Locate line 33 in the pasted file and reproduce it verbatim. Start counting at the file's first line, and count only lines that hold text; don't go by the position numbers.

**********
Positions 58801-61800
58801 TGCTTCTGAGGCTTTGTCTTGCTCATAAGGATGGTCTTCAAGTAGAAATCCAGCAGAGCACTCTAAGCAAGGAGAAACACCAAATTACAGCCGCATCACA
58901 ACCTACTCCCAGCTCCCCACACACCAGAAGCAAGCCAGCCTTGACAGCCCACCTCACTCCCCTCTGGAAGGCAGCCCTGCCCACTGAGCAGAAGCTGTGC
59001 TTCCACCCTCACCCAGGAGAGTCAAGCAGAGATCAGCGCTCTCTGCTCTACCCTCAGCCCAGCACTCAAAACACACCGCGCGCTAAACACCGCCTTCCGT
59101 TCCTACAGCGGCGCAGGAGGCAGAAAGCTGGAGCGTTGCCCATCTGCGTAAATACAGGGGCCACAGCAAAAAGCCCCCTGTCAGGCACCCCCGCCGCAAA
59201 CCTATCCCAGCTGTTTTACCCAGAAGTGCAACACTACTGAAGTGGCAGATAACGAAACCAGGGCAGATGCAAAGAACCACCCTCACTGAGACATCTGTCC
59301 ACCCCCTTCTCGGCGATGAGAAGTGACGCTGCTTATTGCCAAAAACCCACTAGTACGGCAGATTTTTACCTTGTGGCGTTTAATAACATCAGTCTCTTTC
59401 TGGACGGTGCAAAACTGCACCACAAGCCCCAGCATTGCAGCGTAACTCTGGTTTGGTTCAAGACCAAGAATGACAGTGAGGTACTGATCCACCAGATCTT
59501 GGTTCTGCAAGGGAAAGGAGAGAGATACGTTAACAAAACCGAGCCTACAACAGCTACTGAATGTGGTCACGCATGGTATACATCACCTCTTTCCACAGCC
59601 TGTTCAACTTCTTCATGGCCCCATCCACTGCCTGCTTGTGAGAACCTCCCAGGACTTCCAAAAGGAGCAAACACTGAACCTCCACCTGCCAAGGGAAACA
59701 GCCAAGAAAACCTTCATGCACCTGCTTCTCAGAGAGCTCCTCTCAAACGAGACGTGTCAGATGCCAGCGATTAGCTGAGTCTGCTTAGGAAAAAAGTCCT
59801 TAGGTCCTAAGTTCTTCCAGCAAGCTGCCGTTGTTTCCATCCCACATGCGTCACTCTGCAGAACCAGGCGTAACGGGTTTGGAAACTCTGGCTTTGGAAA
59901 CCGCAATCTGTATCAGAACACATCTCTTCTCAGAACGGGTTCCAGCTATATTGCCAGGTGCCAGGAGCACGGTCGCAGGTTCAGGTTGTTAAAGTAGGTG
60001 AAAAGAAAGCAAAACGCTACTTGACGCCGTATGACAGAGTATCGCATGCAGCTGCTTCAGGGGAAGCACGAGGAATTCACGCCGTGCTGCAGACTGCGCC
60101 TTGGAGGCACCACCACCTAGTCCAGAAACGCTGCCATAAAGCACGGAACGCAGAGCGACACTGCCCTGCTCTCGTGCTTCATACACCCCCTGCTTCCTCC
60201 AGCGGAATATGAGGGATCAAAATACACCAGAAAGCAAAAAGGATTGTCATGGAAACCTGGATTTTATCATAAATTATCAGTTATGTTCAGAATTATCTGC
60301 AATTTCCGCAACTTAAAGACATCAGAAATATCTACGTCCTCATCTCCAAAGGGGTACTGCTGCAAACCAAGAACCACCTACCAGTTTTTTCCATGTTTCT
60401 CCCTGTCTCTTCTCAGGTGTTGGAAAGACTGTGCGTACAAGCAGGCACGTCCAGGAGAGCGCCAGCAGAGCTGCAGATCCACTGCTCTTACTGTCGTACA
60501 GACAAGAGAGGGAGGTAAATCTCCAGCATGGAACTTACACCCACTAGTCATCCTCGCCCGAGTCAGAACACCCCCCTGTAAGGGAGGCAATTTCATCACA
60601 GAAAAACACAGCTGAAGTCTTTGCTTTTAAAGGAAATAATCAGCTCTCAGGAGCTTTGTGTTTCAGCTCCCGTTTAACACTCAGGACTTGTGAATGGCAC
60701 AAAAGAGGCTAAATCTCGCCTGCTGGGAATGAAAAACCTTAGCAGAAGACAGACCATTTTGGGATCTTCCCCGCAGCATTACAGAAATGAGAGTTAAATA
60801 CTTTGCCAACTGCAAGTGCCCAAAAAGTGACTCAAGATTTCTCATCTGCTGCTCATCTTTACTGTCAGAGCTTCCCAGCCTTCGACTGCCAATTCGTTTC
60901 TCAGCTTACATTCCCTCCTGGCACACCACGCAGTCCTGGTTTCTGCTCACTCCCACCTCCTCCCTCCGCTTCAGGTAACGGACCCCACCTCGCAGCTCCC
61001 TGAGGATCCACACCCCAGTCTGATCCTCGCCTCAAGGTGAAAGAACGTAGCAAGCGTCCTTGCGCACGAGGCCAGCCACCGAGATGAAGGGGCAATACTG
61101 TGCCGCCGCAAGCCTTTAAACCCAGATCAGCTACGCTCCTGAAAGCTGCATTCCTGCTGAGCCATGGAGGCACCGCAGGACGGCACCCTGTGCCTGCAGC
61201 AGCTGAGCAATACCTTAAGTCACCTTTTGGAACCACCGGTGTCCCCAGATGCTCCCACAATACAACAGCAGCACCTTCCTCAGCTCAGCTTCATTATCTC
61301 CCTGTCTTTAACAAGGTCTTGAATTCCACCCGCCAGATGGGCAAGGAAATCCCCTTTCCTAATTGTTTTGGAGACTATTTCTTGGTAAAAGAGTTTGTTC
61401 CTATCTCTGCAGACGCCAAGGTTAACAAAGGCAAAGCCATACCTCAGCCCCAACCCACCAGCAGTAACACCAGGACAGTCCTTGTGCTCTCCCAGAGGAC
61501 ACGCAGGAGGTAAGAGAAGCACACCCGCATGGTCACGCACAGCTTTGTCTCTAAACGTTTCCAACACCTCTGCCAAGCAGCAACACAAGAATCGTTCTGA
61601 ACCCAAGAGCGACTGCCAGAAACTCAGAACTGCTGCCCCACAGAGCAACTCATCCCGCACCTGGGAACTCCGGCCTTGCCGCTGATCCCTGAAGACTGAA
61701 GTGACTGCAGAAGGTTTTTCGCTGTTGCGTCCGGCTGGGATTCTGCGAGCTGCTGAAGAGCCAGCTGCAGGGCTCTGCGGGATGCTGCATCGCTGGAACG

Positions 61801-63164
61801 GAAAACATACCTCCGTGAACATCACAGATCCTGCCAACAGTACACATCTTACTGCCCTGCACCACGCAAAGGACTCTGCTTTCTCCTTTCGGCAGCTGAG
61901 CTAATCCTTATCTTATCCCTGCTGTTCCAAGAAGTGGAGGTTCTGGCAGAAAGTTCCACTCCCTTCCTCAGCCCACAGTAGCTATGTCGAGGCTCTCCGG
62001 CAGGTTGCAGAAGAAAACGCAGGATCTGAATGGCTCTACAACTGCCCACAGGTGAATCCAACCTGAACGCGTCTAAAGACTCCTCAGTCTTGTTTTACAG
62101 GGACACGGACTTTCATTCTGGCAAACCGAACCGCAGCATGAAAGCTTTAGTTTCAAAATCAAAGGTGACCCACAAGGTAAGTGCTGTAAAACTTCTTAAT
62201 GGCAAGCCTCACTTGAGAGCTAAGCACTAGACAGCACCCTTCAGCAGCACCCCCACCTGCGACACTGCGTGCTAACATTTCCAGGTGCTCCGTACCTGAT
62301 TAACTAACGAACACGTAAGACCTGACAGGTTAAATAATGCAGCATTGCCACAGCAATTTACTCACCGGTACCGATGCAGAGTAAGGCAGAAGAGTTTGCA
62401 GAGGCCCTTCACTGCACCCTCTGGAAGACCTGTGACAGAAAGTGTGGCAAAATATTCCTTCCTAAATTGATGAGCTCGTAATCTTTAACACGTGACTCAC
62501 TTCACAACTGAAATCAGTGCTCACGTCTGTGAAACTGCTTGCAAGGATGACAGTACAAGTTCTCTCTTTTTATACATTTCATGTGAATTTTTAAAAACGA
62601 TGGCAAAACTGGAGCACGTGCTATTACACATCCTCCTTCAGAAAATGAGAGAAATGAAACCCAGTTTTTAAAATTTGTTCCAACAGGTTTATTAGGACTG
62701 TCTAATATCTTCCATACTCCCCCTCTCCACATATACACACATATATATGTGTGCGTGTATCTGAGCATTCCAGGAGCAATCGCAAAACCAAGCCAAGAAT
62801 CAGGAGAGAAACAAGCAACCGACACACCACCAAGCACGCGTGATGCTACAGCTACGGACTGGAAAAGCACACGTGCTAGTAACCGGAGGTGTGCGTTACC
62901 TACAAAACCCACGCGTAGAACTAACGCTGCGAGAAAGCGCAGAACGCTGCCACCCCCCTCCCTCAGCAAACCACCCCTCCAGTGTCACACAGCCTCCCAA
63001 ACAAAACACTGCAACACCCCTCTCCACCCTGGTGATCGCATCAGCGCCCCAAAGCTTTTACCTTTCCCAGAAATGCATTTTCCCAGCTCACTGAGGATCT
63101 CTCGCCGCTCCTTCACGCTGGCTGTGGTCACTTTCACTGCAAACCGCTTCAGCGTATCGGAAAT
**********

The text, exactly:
61801 GAAAACATACCTCCGTGAACATCACAGATCCTGCCAACAGTACACATCTTACTGCCCTGCACCACGCAAAGGACTCTGCTTTCTCCTTTCGGCAGCTGAG